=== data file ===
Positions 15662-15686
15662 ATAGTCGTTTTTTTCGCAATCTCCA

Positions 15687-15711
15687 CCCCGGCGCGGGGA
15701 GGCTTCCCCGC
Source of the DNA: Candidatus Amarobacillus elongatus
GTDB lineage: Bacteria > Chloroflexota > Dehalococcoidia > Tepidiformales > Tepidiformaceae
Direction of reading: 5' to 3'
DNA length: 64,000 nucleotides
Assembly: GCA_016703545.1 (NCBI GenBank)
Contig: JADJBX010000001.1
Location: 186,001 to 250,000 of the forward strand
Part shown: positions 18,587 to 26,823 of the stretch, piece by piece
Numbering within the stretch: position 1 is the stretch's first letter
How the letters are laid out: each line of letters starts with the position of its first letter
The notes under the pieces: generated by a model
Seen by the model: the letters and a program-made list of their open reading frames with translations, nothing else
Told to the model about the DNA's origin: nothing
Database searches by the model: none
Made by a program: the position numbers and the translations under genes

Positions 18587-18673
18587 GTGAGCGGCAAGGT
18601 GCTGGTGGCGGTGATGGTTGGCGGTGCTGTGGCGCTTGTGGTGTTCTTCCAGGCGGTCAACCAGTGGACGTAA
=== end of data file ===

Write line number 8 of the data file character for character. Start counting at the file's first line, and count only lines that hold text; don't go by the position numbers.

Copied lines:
Direction of reading: 5' to 3'